The supernal source for clothing, however, is Kesser, the head of the ne’etzalim, at the level of makif, all-encompassing, surrounding. Thus, below, it too does not serve as the person’s internal vitality; it surrounds the person. And [in extreme conditions, for example] clothing is even more pertinent to the person [than food], for in the winter one cannot go without a coat, etc., and so too in the summer, etc. Since the spiritual source of clothing, Sovev, which is not confined to vessels, exceeds that of food, which is light confined to vessels, clothes are more expensive and more durable; they don’t wear away so readily [compared with how food is quickly consumed]. […]

And a house, which is more distant from the person’s body, originates from the lowest aspect of the Maatzil Himself, makif d’makif, as above. Thus, it descends to the lowest level – stones and earth, the mineral kingdom – whereas clothes come from the plant kingdom. Being that the spiritual source of a house is that which transcends the makif, also in the physical world it is distant from the person’s body. For the same reason, they are more pertinent to man, more so than even clothing, for [in extreme environments] it is impossible to live without a house even momentarily. A house is also more expensive and extremely durable, for its source is extremely high, from the level of makif d’makif. Let this explanation suffice to understand.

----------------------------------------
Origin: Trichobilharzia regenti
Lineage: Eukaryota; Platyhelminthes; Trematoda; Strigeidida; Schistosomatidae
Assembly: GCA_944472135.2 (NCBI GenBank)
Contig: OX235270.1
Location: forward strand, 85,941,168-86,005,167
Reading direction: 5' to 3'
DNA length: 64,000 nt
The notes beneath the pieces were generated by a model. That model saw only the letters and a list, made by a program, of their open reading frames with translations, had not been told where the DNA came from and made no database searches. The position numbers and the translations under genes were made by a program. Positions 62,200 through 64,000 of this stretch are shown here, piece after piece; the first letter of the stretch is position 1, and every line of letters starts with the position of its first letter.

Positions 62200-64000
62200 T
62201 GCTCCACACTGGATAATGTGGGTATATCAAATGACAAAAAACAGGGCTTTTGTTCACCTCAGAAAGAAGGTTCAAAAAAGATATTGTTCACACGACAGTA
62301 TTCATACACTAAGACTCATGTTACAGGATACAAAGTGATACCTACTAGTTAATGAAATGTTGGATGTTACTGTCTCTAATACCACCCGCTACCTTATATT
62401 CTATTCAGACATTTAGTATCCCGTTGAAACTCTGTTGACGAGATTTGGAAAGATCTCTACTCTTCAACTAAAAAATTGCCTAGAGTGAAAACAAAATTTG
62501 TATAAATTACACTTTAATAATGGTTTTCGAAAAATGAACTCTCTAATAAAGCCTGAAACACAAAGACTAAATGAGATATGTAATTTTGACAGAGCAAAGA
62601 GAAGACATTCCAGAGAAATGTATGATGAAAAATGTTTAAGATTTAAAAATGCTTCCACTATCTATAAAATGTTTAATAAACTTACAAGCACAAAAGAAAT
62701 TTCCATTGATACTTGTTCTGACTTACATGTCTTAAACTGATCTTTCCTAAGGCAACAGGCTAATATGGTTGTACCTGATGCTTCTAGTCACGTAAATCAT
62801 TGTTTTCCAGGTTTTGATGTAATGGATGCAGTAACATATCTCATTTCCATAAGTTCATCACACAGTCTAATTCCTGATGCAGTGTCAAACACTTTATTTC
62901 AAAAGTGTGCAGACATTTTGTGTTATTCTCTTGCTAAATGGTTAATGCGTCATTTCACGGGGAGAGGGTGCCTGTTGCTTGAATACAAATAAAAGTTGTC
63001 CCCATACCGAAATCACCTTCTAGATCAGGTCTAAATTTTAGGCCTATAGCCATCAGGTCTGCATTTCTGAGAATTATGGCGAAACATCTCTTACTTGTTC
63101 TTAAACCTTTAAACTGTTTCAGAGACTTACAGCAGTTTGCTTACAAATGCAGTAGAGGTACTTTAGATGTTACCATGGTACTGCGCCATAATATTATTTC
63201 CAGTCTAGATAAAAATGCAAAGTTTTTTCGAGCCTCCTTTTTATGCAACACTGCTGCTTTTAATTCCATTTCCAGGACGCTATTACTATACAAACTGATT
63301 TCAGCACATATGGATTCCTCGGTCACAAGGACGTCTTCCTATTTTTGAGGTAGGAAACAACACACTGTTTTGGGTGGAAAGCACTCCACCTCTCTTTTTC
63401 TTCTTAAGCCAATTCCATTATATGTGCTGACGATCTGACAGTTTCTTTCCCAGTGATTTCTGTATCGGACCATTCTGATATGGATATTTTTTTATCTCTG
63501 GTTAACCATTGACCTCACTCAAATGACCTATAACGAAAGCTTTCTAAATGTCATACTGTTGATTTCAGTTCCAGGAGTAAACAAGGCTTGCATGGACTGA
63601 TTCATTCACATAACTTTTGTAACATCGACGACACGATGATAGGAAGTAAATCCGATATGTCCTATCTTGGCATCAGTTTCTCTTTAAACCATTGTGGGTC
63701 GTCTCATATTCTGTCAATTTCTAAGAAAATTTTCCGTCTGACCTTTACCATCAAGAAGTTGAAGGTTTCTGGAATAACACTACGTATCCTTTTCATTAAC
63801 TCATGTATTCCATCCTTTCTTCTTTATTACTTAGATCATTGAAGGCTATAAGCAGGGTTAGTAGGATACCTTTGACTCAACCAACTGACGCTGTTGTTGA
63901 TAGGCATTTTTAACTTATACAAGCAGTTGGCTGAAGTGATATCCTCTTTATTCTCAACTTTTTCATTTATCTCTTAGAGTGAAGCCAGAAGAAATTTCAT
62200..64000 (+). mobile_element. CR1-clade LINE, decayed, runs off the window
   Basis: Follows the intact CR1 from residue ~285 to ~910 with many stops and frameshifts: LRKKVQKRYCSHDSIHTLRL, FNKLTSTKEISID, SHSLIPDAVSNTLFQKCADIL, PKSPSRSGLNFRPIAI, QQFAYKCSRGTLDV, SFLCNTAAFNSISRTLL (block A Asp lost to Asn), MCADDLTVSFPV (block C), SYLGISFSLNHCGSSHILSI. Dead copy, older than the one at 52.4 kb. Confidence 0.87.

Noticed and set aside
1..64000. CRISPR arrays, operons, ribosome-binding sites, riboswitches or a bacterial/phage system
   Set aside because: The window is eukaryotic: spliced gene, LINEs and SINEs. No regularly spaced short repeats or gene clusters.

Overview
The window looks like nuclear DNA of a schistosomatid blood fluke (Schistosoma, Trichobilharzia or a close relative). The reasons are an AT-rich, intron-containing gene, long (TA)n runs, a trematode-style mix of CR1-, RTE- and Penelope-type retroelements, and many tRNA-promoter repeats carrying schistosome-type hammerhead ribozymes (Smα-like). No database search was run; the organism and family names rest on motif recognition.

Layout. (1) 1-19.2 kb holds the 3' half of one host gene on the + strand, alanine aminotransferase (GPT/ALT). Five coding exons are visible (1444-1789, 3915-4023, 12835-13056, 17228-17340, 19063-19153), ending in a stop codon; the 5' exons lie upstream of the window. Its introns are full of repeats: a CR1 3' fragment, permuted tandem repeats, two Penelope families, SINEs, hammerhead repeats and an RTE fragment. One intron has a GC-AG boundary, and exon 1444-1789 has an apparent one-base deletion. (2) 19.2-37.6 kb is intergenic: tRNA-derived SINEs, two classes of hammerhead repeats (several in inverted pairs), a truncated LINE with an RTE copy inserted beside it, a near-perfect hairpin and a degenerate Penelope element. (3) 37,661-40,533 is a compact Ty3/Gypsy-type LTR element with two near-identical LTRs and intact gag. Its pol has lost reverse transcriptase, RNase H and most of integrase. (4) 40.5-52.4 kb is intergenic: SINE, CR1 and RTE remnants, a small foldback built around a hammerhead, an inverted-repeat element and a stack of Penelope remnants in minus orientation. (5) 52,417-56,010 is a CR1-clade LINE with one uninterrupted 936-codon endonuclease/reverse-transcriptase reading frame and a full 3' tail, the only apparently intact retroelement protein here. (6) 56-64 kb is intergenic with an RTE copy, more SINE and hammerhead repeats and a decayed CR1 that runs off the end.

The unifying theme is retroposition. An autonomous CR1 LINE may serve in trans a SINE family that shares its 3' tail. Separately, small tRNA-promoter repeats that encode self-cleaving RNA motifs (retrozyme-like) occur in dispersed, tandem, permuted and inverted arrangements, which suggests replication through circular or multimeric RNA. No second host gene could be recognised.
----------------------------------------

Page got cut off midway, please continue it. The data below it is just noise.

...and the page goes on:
2. Similarly, [in addition to the manner whereby food, clothing, and shelter are manifest within Creation] they are manifest within Torah and Mitzvos. As is known, Torah is at the level of mazon, sustenance – food for the soul. Mitzvos, on the other hand, are the soul’s garments (as discussed in the maamer beginning with the words, “Eileh massei,” as well as, “Ani l’dodi,” and, “Yonasi, etc.,” among other places).

Although within Seider Hishtalshlus, Mitzvos are lower than Torah, for they are merely the physical deeds [lower than the intellectual, spiritual quality of Torah study], nevertheless, in their point of origin, Mitzvos are actually higher than Torah. In fact, the entire Torah is just commentary on the Mitzvos – both with regard to the revealed as well as the esoteric dimensions of the Torah, such as Seifer HaZohar. Thus, our Sages say, “Torah study is greater as it leads to action” [establishing action, Mitzvos, as the ultimate goal, and Torah as the means of attaining that goal]. Our Sages also say [more directly] that “Study is not the main thing; action is, etc.” Also reflecting the primacy of action, our Sages say (K’subos 86a-b): “But regarding positive precepts, such as the imperative, ‘Build a sukka,’ should one fail to do so, etc., they would flog him until his soul departs.”